” Ice & Bone is a gorgeous, dreamy and rich with haunted folk, of lost ghosts, calling from another world, whispering sweet things in your ear.” – Lee Henderson – BIG BEAUTIFUL NOISE
Ice & Bone- long awaited second CD by multi-instrumentalist frostlake (Jan Todd) who has been busy writing and recording for the improvising band Orchestra of The Upper Atmosphere. Ice & Bone is now finally released and the distinctive sound palette of her debut CD ‘White Moon, Black Moon’ continues- acoustic and electronic sounds washed with layered vocals and the creative bass of Terry Todd.
They have played out live as a duo and here are studio recordings of their live set. The mix of acoustics strings/wind instruments with ethereal synthesizers and percussion takes you to another world- from the gentle terror of ‘60’s B movie ‘The Lake’ to the classic folk horror of ‘When Trees Sing/Find Me’. Ice & Bone unwraps the darker layers of the mind in dreams and the unexplained. Driving bass and drums grind it back to reality in ‘Just A Game’ and ‘The Last Time’ so this album is caught between the worldly and the unworldly – British psychedelia at it’s best. Field recordings add a sense of time and place in the eerie, natural world that frostlake creates and shares it’s stranger secrets.
frostlake (Jan Todd ) – vocals, lyrics, electronics,
guitars, banjo, Lute Harp, Celtic Harp, zither,
viola, melodica, clarinet, recorders, glockenspiel,
Idiopan, percussion, Korg MS2000, Wavedrum,
drum creations, midi keys, Arturia Microbrute,
field recordings and found objects.
Terry Todd – bass guitars, Idiopan Dominus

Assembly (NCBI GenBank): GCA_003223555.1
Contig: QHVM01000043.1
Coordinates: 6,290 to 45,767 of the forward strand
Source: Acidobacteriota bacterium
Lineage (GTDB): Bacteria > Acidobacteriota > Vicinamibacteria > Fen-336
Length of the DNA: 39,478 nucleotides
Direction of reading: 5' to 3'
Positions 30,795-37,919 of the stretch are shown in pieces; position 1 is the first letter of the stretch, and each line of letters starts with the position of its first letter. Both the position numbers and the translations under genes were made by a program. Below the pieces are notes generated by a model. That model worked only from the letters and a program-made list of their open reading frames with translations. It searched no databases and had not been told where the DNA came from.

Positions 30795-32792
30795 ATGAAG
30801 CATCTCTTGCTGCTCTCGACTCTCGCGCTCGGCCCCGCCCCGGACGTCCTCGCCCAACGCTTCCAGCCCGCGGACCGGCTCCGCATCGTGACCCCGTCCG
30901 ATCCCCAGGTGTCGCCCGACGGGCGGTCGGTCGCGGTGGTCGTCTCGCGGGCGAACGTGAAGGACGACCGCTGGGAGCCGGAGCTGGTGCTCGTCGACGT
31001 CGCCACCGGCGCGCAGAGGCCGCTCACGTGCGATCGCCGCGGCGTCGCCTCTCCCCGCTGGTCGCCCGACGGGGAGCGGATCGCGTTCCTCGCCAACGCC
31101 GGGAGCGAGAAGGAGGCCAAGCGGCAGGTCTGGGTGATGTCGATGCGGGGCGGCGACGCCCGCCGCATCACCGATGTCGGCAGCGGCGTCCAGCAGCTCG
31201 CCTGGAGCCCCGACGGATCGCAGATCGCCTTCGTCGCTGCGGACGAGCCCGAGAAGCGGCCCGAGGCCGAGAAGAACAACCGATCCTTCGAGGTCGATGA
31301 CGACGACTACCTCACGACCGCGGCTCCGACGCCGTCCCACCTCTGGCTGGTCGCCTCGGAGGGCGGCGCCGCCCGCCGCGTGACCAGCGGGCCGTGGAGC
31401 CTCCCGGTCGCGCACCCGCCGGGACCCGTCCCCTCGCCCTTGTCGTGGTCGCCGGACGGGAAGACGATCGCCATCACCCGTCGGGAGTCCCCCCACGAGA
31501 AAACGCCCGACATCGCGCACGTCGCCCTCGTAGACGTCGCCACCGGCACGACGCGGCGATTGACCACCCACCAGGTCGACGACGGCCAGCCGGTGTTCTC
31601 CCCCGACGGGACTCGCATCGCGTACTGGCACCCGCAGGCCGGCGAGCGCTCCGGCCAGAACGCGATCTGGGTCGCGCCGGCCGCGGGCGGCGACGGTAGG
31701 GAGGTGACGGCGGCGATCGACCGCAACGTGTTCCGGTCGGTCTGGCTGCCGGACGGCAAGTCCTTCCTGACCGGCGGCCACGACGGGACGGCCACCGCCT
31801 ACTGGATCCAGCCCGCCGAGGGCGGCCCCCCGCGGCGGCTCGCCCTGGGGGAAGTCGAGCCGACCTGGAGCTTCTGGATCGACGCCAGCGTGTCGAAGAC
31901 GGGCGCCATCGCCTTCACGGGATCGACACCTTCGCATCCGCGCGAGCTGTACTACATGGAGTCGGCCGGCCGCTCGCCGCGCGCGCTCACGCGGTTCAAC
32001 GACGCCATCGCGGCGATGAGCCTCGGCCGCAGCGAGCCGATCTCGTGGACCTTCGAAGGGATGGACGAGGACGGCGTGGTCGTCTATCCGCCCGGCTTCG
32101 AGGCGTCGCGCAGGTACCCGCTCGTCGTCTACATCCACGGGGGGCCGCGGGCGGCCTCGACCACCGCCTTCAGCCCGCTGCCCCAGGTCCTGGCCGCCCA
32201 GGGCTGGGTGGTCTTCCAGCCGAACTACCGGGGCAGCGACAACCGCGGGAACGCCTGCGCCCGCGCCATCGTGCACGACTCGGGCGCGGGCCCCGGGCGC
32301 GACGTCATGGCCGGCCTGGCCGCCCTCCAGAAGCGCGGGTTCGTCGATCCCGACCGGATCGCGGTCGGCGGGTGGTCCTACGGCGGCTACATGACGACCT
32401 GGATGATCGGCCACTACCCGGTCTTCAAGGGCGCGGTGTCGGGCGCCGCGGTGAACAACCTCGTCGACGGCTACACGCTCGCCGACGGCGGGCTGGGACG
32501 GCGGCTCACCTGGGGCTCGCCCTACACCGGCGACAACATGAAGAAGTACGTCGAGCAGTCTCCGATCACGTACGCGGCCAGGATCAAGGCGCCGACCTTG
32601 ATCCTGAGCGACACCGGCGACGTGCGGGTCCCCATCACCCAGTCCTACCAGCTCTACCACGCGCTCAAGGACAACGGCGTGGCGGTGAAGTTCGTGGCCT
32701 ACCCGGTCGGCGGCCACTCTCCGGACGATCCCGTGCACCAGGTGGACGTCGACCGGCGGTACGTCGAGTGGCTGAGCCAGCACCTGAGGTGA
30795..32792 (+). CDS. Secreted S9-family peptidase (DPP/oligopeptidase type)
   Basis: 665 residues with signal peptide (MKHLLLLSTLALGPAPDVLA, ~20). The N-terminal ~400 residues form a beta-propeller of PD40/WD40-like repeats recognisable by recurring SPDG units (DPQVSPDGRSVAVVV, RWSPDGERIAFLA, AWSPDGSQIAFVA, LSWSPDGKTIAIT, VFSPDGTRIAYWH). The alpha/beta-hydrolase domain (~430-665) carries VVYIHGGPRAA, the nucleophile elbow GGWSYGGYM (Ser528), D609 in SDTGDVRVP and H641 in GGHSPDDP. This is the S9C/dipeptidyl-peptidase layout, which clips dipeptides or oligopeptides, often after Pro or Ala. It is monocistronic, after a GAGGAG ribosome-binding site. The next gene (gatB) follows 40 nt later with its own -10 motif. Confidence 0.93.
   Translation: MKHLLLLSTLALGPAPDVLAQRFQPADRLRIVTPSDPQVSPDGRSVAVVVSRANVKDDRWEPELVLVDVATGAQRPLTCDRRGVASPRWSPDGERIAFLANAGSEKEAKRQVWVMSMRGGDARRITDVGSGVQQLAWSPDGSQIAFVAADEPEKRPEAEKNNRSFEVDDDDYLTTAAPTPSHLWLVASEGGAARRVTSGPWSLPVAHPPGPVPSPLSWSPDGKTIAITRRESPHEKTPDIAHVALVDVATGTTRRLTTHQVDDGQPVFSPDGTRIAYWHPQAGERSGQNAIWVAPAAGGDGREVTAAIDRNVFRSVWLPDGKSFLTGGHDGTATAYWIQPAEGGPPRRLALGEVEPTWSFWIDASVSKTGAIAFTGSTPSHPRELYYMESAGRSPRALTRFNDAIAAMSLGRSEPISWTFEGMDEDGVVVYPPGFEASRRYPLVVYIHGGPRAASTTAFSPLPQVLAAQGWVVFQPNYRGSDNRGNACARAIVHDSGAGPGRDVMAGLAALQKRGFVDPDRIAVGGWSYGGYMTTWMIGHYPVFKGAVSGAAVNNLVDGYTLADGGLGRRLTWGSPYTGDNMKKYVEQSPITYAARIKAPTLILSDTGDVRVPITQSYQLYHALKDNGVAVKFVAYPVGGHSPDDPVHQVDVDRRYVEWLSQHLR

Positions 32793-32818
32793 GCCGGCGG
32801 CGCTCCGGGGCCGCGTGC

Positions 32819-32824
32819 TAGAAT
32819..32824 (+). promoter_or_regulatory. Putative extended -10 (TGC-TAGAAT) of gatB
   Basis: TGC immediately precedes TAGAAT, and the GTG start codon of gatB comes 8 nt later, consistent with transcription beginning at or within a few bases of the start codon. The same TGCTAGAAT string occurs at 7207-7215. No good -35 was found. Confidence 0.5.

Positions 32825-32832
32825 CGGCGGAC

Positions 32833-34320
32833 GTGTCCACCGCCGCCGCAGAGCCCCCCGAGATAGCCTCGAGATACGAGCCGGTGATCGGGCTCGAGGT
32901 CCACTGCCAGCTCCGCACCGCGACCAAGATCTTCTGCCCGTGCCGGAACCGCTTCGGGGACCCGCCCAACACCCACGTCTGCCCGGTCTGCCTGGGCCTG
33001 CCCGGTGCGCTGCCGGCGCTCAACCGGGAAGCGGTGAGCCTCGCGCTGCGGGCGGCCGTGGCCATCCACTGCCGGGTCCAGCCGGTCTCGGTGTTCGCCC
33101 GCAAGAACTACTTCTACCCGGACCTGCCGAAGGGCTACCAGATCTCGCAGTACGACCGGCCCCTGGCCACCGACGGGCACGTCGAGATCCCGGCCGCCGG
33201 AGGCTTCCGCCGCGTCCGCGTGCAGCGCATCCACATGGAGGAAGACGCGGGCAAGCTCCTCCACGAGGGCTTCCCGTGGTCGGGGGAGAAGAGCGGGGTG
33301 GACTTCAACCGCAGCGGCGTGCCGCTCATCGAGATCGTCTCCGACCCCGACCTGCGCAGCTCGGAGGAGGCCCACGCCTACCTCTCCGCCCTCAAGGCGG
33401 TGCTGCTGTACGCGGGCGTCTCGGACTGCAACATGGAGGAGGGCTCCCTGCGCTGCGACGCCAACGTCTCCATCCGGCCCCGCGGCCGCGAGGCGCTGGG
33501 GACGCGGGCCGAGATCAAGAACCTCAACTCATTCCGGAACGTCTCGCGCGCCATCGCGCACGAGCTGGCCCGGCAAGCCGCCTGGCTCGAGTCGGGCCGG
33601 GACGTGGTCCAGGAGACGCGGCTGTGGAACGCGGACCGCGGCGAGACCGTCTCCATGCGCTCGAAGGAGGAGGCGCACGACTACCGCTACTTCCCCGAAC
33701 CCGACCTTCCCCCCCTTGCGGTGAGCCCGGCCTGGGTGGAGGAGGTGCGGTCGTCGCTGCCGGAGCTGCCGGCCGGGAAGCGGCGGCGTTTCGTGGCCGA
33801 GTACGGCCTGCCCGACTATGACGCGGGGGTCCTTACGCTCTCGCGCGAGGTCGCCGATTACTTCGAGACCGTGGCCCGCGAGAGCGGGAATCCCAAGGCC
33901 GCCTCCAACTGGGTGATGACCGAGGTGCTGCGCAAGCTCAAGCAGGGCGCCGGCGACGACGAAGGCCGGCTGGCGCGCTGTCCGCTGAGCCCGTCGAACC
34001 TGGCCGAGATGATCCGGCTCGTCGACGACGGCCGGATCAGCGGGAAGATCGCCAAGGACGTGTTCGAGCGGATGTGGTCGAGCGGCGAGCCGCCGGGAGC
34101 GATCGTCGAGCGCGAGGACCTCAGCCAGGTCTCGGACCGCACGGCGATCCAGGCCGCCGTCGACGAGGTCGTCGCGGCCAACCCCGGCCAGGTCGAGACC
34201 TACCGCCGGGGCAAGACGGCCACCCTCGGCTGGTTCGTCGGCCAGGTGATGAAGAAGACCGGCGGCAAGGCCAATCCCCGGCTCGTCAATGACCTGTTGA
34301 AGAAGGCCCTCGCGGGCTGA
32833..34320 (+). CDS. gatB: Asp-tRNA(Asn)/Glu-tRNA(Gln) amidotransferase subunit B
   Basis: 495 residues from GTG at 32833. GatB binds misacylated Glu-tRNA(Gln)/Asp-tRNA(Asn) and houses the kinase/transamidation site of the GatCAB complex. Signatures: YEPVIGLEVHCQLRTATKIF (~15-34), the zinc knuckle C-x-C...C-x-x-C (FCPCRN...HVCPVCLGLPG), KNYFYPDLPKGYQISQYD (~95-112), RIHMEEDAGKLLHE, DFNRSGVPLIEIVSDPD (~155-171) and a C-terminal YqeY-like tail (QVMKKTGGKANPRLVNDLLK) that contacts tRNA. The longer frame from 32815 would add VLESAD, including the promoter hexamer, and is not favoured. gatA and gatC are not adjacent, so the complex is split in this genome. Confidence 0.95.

Partly hallucinatory, fully bewitching release of music with a globular exotic world charm, and ritualistic flavor. Ethereal vocals by Jan Todd, the majority being layered, conduct the music along a perfume sprinkled path to what feels like a secret garden of delights. While the bulk of the songs keep on that course, there are a couple that lead off to tranquil ponds, sudden nightmares, ornate meditations, festive nights, and even mystic lands. To know this woman, Jan Todd (being the leader/composer/main player of Frostlake), comes from another sophisticated band Orchestra of the Upper Atmosphere, and is an accomplished composer, vocalist, multi-instrumentalist, may open the door for more listeners. Jan also has a debut album under the name Frostlake called ‘White Moon, Black Moon’ (2015 – Discus Music 53CD), which is possibly even more haunting, but brings more of this heavenly psychedelic mastery. The instruments and artists used to create this surreal filled set of palettes are Jan Todd – vocals, lyrics, electronics, guitars, banjo, lute harp, celtic harp, zither, viola, melodica, clarinet, recorders, glockenspiel, Idiopan, percussion, Korg MS2000, Wavedrum, drum creations, midi keys, Arturia Microbrute, field recordings and found objects / and Terry Todd – bass guitars, Idiopan Dominus. The opening track sounds like what one could imagine Barbara Gaskin (of Stewart & Gaskin, and former member of Hatfield and the North’s ‘The Northettes’. She was in the British folk-fusion band Spirogyra before all that, but the vocals don’t relate to what I am comparing here, at that time), doing if she were to do a solo album in the celestial themes. Some of the music has a ghostly echo of the 1980’s simplicity that Deux Filles (‘Silence and Wisdom’) and Enya did, and even approaches the stately sacredness of Hildegard von Bingen, but the overall fairytale atmosphere prevails like a slow trip in a beautifully jeweled carriage, being led by six white horses. That is until the last song, that suddenly builds to the crescendo, and lunges forward with a gallop. What a whirlpool ending and a visionary trip from open to close. ‘Ice & Bone’ is a gorgeous, dreamy and rich with haunted folk, of lost ghosts, calling from another world, whispering sweet things in your ear. – Lee Henderson – BIG BEAUTIFUL NOISE